Los Ancares Leoneses is a biosphere reserve. Los Ancares Os Ancares Los Ancares, a special reserve Valle De Ancares Sierra de los Ancares

Rivière Qui Barre

Rivière Qui Barre is a hamlet in central Alberta, within Sturgeon County. It is located 1 kilometre west of Highway 44 22 kilometres northwest of Edmonton's city limits, it was founded in 1885 by French-speaking settlers, adding a post office in 1895. The name is the French translation of the Cree name of the nearby river; as a designated place in the 2016 Census of Population conducted by Statistics Canada, Rivière Qui Barre recorded 15 people living in four of the hamlet's six total private dwellings. With a land area of 0.58 km2, it had a population density of 25.9/km2 in 2016. The population of Rivière Qui Barre has declined in recent years. In Sturgeon County's 2008 municipal census, the population was 100, which had declined to 56 by the 2011 Census of Population. Since 2008, the total change has been -85%. While the hamlet of Rivière Qui Barre has only 15 people, it is a recreation and education center for this part of Sturgeon County; the Rivière Qui Barre Arena provides an indoor ice hockey venue for the area.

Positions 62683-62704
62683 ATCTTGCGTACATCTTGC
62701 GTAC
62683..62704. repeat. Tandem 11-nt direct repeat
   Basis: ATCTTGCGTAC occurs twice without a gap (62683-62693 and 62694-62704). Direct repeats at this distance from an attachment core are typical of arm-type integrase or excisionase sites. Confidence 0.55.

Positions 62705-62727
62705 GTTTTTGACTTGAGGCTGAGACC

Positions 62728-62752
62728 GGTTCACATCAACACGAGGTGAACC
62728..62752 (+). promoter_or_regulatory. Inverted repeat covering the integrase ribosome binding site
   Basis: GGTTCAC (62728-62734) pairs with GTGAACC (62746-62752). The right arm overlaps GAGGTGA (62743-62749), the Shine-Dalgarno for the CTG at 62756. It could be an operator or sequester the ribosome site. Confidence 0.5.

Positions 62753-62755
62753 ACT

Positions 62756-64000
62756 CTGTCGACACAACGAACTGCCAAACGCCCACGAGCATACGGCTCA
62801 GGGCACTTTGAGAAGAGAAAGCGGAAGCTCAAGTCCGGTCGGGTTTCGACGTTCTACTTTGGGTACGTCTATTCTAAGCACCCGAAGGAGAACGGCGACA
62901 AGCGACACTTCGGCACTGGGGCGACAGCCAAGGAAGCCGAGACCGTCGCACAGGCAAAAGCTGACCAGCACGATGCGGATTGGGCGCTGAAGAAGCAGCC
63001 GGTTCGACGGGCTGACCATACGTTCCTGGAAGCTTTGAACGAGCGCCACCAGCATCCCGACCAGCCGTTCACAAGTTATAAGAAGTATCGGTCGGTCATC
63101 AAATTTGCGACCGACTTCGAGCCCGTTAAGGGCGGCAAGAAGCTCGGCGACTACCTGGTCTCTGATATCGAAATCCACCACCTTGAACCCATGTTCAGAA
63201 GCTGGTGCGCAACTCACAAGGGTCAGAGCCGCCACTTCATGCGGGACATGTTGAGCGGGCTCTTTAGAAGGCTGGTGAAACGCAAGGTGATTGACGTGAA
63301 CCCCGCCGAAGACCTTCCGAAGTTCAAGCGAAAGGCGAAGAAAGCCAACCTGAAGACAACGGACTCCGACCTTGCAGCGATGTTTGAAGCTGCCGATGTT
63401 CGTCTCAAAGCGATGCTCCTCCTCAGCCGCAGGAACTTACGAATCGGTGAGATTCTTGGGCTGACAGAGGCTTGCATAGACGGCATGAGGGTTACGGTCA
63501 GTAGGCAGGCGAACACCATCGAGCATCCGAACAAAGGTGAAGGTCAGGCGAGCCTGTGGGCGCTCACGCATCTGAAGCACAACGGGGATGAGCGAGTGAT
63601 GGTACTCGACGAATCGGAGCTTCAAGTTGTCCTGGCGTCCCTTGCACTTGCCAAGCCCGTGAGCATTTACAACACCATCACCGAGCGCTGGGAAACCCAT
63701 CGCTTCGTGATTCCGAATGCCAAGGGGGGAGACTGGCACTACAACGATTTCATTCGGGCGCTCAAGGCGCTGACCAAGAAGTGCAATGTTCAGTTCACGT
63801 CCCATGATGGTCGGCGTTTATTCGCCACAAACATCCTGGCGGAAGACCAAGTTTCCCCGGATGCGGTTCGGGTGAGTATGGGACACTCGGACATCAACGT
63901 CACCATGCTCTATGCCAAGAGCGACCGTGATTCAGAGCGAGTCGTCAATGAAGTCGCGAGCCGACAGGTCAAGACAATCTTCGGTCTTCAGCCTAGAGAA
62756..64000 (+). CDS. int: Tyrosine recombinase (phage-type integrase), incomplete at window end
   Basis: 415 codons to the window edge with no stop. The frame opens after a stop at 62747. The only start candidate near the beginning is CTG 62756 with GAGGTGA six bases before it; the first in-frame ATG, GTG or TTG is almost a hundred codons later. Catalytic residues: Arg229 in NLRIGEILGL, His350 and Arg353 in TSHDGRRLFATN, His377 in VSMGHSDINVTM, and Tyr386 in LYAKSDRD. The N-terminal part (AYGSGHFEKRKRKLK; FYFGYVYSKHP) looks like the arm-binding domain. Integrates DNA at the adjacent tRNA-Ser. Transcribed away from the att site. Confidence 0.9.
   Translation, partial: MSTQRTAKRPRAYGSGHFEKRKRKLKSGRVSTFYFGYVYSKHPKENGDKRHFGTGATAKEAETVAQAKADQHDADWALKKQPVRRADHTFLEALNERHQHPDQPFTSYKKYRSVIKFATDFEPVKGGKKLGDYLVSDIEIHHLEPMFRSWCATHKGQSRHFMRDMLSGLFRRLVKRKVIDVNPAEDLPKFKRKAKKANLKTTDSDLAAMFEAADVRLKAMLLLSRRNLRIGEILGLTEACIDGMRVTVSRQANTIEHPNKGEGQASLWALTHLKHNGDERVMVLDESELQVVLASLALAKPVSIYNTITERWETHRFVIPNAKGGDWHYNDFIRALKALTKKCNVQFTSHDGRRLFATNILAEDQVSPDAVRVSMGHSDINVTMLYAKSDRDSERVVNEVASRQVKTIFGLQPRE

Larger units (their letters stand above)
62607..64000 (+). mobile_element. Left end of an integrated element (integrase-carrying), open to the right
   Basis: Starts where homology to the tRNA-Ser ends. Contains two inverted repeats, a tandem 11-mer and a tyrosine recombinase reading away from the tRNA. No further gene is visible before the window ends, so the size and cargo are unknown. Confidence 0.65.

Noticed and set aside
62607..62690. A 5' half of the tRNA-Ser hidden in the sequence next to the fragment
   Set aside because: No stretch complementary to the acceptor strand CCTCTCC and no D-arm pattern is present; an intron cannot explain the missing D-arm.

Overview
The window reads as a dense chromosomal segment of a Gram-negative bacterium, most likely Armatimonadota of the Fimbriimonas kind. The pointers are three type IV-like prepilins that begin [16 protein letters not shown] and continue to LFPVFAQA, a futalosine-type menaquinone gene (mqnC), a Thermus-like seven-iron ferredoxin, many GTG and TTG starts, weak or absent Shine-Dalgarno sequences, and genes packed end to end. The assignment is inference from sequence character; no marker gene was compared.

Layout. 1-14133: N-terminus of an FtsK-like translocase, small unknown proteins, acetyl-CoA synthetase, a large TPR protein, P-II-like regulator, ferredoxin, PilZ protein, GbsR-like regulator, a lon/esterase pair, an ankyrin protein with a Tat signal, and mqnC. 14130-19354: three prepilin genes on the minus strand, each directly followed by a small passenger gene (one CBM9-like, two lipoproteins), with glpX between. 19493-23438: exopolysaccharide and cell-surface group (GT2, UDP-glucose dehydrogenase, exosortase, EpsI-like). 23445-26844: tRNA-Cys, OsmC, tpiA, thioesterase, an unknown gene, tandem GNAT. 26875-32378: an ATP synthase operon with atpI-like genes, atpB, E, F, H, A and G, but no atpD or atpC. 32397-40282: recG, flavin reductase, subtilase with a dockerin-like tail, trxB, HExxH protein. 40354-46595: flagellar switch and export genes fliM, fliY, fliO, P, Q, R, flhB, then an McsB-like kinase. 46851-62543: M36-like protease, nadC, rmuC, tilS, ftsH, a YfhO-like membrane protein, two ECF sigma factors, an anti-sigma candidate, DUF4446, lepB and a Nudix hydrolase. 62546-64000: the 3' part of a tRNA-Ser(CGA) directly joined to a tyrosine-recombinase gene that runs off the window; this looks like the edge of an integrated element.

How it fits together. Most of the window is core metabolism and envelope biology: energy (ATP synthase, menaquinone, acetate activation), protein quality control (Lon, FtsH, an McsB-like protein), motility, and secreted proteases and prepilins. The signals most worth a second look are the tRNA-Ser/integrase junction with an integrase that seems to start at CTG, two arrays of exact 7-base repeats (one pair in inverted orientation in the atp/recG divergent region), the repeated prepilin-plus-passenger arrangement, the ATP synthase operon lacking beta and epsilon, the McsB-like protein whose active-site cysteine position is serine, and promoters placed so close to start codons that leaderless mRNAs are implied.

In January 2017, the Government of Canada announced that the arena's operator, the Rivière Qui Barre Agricultural Society, would receive a $200,000 grant for upgrades as part of a series of infrastructure projects celebrating the 150th anniversary of Canada becoming a nation. In March 2017, Sturgeon County added a further $100,000 grant for the renovations; the Sturgeon School Division operates Camilla School in Rivière Qui Barre, serving 470 elementary and junior high students from the region in the 2016–17 school year. In March 2017, the Alberta Minister of Education announced that a new Camilla School will be built by 2021, replacing the structure built in 1954. List of communities in Alberta List of hamlets in Alberta